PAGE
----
Tuesday, 17 June 2008
An AB FAB kind of day
This post could have gone one or two ways - it could have been a tale of bad Monday morning blues, grey skies and cat vomit but instead is one of Sunday afternoon grey skies and a trip to the countryside to revisit one of our all time fav places. It was a close call but here was a tale I wanted to share and besides the photos were far prettier!
This weekend M and I both felt in need of cheering up and it being Father's Day M got to choose what we were up to. A visit to Charleston Farmhouse was what he really wanted, we hadn't been for a while and he was having serious withdrawal issues! Readers of this post will know how much we love the work of the Bloomsbury artists and how lucky we are living so close to much of their old stomping ground.
So just a short drive away (and a brief entanglement with the London to Brighton bike ride) we found ourselves at Charleston. M and I use to pootle here in my old 2CV when we first moved down from London and it seems that we were here most Sundays when it was first opened to the public.
What I will always remember is that my 2CV somehow always just made it there before smoke started to come in through the dashboard, how we always came home thoroughly in love with the place and how M just adores the smell of the cow manure that hits you (the smell that is, not the cow poo) the minute you trundle down the little lane into the car park! Unfortunately it is now a smell that we will always associate with the place.
Even after nearly twenty years of visiting this house never loses its magic.
Even the beautiful dove grey paint of the woodwork makes me smile.
From the early days when restoration work was still in process and in evidence until today it has always been much more than a showcase for the work of the Bloomsbury artists, it has been very much a home. You get the feeling on entering that the owners have just slipped out for a walk and rather like Goldilocks you can snoop around this wonderful home undisturbed. What is also wonderful about the place is that the paintings on display always vary, items are donated, things turn up or are loaned and so you are never sure what you might see.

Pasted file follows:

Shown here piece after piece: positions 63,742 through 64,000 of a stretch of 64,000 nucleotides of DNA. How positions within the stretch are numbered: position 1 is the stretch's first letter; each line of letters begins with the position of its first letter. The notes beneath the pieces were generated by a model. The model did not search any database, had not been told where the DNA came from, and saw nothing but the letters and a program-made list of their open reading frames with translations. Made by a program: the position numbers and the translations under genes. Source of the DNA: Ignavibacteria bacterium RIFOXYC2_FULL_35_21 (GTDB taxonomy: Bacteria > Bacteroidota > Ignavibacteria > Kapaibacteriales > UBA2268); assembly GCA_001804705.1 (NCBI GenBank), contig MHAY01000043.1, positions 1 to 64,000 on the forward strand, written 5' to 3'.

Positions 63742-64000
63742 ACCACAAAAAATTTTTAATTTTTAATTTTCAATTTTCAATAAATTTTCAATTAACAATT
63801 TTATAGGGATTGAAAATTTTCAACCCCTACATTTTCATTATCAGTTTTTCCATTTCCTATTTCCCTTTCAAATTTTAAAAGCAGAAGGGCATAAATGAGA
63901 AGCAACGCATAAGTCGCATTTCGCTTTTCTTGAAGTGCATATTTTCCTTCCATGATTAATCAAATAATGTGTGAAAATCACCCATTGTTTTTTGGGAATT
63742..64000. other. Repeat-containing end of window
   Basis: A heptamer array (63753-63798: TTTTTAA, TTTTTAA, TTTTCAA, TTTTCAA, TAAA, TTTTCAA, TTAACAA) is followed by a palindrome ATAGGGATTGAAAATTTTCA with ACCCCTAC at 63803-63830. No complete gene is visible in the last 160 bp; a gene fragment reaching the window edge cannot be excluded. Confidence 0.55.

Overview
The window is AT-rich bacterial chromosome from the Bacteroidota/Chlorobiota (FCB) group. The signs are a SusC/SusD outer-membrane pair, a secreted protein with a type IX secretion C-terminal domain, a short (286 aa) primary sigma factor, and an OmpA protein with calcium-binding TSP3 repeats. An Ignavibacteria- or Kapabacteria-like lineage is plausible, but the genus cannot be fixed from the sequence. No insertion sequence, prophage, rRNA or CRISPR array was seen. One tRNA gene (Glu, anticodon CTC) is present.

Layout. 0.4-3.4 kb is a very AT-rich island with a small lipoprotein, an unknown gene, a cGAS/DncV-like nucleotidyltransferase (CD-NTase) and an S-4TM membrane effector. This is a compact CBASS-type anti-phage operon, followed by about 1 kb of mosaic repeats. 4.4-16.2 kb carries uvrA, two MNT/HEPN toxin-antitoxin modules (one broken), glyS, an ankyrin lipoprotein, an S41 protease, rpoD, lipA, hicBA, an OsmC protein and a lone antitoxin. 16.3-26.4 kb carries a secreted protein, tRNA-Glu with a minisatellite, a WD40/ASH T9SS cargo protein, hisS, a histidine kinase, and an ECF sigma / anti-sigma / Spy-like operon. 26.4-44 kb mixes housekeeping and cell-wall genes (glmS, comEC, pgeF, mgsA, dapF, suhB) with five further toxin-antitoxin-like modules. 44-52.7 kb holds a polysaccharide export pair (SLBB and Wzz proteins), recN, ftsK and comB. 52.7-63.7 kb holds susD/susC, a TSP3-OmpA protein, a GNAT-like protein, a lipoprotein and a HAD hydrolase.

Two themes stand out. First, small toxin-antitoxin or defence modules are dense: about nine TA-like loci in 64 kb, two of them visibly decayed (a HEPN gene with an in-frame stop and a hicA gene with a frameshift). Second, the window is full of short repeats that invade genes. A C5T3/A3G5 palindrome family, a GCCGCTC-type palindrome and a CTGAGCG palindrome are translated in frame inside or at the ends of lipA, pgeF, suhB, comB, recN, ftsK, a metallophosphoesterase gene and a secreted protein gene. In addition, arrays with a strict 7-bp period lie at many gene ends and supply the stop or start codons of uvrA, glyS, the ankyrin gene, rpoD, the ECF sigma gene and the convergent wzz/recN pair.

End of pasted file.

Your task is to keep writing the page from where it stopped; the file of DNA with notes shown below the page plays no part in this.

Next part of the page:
Unfortunately no photography is allowed indoors but if you visit hereand here, you'll be able to see what I'm talking about. No surface has been left unpainted, furniture, doors, tiles all have been painted. Lampshades have been made from wonderful old fabrics, upturned handglazed colanders used as lampshades, handmade crockery, paintings that would make you drool, and the worst thing is that it all looks so deceptively doable!
The garden was planted as an artists" garden.
Forgive the greyness of the photos it was a dreary day, there are masses of wonderful flowers here, hidden corners, areas where you could imagine Duncan Grant or Vanessa Bell sitting with their easels looking out onto the Downs or on their own little patch of beauty.
Terraces where you could imagine Virginia Woolf, Lytton Strachey and E M Forster involved in some heated debate. The pond where the children would spend hours mucking around on rafts
Beautiful statues made by Quentin Bell, perfectly placed
- I wish I could do the place justice!
Not a bad way to celebrate Father's Day eh? A good day, a happy day, you might say a fabulous day.
What made it an Absolutely Fabulous kind of day was a chance encounter with Joanna Lumley - Mr Ragged Roses was a very happy man!